In my lifetime, so many of the film stars I loved were still active, still working.  I’ve watched in my own time, perhaps to a lesser historically important degree than that of the WWI buffs, who saw the passing of the last witness to that awful spectacle a few years ago.  With so few real old greats remaining to bear witness to a time and people we will never see the like of again, I feel sad.  Hollywood, the film business has changed.  With the internet, twitter and the instant news cycle and without the dream factories, it also makes me sad that, with few exceptions, we will not see the likes of so many of these actors again. 

For better or worse, I still mourn the studio system that created, nurtured and protected them.  I miss the mystery, the mystique of an actor or star I admire.  With each that leaves us in due time, it is like the passing of an old friend.  Happily, each will live on, to be rediscovered anew by future generations so long as cinema endures in some fashion.  And as they pass, it also gives me the opportunity to revisit old favorites and find new ones thanks to suggestions from friends.  This is a sad time for their families, but for us who only knew them as flickering images on screen, it’s a way to say thank you for the delightful legacy left behind and treasure the art of cinema which we love. 

All in all, a very sad weekend for the Old Guard Hollywood and TCM needs to do a serious revision on their end the year clip reel.

4 comments:

Jef Roberts said...

Nice appreciation. I love Parker, who is for me one of the more interesting actresses who peaked in the 1950s. That she can be SO lively in the lavish but leaden Scaramouche is a tribute to her gifts. Adept at comedy and drama, she deserves to be better known.
I will have to go back and watch Totter again. I have seen her and recall her name but remember nothing about her at this moment.
O'Toole was a force of nature and left behind a remarkable body of work. Time to revisit it for me.
I admire Joan Fontaine but have never warmed to her. But she was a link to Old Hollywood and there are very few of those left. And yes, please, Olivia, finish the memoirs!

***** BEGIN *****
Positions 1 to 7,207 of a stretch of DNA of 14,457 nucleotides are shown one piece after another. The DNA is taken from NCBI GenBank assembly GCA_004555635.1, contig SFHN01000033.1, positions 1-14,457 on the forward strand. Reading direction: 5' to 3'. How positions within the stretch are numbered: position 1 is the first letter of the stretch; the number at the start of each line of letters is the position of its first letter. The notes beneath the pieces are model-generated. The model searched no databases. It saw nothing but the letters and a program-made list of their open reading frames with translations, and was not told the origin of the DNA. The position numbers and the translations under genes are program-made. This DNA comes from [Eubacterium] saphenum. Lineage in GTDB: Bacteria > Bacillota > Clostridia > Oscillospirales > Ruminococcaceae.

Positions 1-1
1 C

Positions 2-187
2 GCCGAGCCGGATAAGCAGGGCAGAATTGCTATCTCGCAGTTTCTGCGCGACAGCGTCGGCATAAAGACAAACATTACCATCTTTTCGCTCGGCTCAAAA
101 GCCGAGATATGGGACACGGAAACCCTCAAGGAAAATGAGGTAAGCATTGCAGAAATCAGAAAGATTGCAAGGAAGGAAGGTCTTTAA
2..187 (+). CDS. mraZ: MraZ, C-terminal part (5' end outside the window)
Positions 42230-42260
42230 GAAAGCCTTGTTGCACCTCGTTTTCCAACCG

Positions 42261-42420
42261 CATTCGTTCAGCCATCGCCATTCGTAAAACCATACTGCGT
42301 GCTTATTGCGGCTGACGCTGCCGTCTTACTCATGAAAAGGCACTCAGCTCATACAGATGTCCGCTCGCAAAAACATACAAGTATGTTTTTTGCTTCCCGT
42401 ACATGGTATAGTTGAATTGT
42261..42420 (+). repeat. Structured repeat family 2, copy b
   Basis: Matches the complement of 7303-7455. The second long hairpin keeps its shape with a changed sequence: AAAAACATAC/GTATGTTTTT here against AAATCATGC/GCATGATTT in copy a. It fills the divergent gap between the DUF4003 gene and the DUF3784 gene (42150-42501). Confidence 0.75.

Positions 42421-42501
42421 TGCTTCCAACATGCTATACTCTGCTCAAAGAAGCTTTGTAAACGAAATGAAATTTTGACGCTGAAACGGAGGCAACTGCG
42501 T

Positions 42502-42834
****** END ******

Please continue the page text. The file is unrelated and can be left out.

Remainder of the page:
Grand Old Movies said...

Lovely post, especially your summing up of what these films and their stars mean to us classic-film fans. Whenever a favored actor dies, I feel you lose so much in a way, because they represented so many people in their roles. But then you have the full panoply of their careers to remember and rediscover them by.

Tinky said...

Like Jef (and like you early on), I am not a Fontaine fan, but it's still odd to think of her gone. I once did a paper on her correspondence with David O. Selznick; he was enough to make anyone seem cold and distant. But O'Toole I will miss....

Patti said...

A sad week, indeed. I cannot remember a week when we have lost so many of the old greats.

I adore Eleanor Parker. She's my #4 gal, behind only Bette Davis, Susan Hayward, and Barbara Stanwyck. I was so grieved to learn of her passing that I wept like a baby. You definitely MUST see "Caged." I truly believe she is the one who ought to have won the Oscar that year...despite the fact that Bette (my #1 gal) was nominated. Also, catch her in "The Man with the Golden Arm." I couldn't understand why she wasn't even nominated for that film...but then I realized she had been nominated for "Interrupted Melody" that same year. While that is a good film and a great performance, I happen to think she was nominated for the wrong film that year. "Golden Arm" was an Oscar-worthy performance for sure, IMO.

Joan Fontaine is in my top 15, and I had intended to have her as my star of the month in October. Alas, I changed my mind and have even taken a blog break. Now, I'm wishing I had stuck with my original plan and honored her while she was yet alive...as I did her sister in July.

Thanks for a lovely post.